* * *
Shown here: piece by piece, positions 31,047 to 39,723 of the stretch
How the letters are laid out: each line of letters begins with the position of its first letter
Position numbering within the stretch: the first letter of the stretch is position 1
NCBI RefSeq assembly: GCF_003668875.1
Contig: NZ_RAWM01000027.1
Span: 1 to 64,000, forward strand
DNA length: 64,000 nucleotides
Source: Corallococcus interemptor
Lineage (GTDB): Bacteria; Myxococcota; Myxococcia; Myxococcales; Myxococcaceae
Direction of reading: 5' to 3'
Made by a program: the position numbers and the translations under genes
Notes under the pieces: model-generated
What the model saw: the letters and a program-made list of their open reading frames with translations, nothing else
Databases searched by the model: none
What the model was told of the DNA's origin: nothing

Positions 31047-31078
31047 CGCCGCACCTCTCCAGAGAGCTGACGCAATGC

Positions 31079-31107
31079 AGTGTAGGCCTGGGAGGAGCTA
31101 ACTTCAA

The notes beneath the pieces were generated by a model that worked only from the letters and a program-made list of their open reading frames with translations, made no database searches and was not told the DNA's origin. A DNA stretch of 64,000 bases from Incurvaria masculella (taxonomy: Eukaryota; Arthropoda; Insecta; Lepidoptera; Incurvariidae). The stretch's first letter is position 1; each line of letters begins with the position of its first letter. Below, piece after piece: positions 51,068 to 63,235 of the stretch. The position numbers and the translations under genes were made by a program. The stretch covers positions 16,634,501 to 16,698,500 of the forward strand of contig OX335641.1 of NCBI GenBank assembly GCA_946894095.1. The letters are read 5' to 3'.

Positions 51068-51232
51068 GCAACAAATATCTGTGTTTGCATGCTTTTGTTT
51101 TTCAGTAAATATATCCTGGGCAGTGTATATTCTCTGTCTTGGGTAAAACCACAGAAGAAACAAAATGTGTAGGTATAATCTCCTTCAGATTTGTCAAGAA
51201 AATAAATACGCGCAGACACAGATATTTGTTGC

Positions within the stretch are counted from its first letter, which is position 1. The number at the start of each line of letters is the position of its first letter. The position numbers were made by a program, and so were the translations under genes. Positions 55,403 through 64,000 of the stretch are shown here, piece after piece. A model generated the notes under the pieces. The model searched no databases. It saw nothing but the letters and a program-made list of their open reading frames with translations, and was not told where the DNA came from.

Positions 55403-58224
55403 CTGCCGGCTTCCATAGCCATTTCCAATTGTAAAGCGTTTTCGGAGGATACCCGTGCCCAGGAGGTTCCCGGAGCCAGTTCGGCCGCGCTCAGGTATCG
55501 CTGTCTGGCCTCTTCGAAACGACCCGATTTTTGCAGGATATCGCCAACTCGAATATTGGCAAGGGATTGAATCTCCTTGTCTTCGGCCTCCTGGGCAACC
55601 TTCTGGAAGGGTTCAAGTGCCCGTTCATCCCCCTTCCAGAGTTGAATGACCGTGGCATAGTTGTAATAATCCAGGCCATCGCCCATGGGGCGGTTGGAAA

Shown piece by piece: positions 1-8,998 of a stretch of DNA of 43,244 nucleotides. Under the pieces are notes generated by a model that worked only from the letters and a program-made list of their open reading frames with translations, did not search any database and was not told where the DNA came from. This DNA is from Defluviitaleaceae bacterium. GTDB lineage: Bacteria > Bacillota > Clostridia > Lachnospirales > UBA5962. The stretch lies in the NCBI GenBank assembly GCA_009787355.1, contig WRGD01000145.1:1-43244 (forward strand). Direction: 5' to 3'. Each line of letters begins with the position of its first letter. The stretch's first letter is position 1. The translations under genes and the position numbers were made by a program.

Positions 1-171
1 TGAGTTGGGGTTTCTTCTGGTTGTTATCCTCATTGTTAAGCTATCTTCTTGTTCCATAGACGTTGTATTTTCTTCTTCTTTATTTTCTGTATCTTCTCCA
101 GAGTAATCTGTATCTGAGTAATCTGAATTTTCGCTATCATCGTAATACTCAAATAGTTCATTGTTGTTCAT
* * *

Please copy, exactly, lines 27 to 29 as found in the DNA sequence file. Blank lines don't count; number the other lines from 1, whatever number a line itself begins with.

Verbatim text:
Positions 55403-58224
55403 CTGCCGGCTTCCATAGCCATTTCCAATTGTAAAGCGTTTTCGGAGGATACCCGTGCCCAGGAGGTTCCCGGAGCCAGTTCGGCCGCGCTCAGGTATCG
55501 CTGTCTGGCCTCTTCGAAACGACCCGATTTTTGCAGGATATCGCCAACTCGAATATTGGCAAGGGATTGAATCTCCTTGTCTTCGGCCTCCTGGGCAACC